Friday, 14 April 2017

A Butterfly that takes flight for the heights

Over the years, Puccini might have been scorned by some as penning scandalous operas, but his works hold four spots in the top 25 operas performed globally. Only Verdi has more entries.

Scoff at the plots if you want, but these works are much loved.

At number six is Madama Butterfly, currently enjoying a run at the Royal Opera House and the latest stop on my own operatic journey.

The plot is wafer thin: US naval officer marries teenage Japanese woman, gets her pregnant, leaves, returns three years later with American wife and demands they take the child, leaving her to kill herself.

Based on real events, part of its power is that however easily and quickly you can outline that story, there is far more to it than simple melodrama.

At the core of events is the callous nature of US imperialism (and imperialism and colonialism in general) and its inherent racism.

Even before we see Butterfly herself, Pinkerton has made it clear that theirs will be a marriage of convenience until he finds a ‘proper’ American wife, and that he regards Japanese customs around contracts and divorce as being amusingly easy to subvert to his whims.

Butterfly has converted to Christianity secretly before the wedding, taking her impending marriage incredibly seriously and determined to fully become American. Yet not only has Pinkerton no intention of taking her to the US, her own family, on discovering her conversion, disown her.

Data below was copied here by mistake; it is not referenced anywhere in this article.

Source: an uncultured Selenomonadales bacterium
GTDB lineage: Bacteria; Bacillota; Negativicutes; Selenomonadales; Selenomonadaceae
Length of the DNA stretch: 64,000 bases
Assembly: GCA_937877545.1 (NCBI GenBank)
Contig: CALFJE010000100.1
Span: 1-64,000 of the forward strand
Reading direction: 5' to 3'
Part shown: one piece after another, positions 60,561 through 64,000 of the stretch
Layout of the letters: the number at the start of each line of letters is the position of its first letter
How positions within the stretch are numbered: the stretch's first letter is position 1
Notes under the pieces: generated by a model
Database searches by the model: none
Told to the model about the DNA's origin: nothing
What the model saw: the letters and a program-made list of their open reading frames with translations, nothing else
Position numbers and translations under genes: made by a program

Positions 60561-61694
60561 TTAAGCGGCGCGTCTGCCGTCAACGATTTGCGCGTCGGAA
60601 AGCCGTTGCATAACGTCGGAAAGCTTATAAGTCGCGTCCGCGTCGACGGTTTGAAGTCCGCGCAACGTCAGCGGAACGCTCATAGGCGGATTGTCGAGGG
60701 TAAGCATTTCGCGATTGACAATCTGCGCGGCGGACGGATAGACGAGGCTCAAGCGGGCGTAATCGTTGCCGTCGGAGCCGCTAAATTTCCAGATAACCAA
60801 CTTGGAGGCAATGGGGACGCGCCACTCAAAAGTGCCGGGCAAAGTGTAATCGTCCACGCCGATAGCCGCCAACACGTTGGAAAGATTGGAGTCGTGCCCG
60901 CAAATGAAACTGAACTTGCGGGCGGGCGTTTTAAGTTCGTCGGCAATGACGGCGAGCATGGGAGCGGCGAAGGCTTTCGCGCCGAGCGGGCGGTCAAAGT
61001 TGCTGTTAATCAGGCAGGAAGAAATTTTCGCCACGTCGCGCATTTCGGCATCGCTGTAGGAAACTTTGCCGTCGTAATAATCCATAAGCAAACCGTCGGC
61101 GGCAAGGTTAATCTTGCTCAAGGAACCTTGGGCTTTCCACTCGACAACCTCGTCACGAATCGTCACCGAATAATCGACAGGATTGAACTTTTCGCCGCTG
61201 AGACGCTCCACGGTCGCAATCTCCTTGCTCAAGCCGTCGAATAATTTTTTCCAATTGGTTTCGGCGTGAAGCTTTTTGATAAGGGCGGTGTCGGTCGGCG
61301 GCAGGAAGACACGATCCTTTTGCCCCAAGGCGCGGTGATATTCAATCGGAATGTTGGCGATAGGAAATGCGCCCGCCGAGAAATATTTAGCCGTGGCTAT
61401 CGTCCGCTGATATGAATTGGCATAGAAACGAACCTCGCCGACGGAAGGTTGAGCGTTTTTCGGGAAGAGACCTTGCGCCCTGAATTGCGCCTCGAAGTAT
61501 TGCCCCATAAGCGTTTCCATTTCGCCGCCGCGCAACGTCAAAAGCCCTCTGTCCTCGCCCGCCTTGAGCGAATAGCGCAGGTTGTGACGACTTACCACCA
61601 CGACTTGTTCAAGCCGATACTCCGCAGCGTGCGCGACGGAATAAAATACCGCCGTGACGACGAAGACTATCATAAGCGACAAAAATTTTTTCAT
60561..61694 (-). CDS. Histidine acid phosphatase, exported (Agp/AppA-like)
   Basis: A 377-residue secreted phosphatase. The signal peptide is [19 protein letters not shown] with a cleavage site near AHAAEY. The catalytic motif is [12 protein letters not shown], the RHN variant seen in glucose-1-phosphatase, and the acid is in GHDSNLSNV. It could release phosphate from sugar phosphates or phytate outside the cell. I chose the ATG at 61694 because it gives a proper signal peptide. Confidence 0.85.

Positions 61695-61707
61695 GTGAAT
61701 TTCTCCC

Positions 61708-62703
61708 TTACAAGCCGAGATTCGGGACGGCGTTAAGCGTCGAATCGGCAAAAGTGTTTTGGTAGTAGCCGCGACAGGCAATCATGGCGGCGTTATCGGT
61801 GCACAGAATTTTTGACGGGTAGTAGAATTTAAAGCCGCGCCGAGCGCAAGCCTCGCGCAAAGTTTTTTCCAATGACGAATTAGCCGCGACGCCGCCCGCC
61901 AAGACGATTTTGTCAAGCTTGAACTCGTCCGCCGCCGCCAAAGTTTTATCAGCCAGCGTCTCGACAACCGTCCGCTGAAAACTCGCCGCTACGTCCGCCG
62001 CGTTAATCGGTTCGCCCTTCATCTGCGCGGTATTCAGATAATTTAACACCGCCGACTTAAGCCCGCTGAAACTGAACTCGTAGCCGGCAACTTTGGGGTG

Here then are ideas to contemplate about the interaction of cultures.

Ermonela Jaho – described by The Economist as one of the world’s most acclaimed soporanos – is simply wonderful as the eponymous Butterfly, conveying the necessary vulnerability of the character, but without overdoing the sense of victimhood or making her na├»ve faith in Pinkerton seem unbelievable.

Her singing is simply gorgeous – and Un be di vedremo, when she explains how she believes that, one fine day, Pinkerton will return to her, is one of those moments when the goosebumps rush across the skin and the eyes prick.

Marcelo Puente as Pinkerton is a fine tenor and does well to bring some multi-dimensionality to this deeply unsympathetic character (there were one or two boos when he took his bow at the end).

And Elizabeth DeShong is also excellent as Butterfly’s loyal servant Suzuki.

Moshe Leiser and Patrice Caurier’s 2003 production is excellent, as is Christian Fenouillat’s deceptively simple and beautiful set.

Antonio Papano and the house orchestra are bang on form in a production that is simply a joy.

You have a few chances left to see this revival (albeit without Jaho). My goodness – it’s a powerful experience that promises to stay with one for some time.

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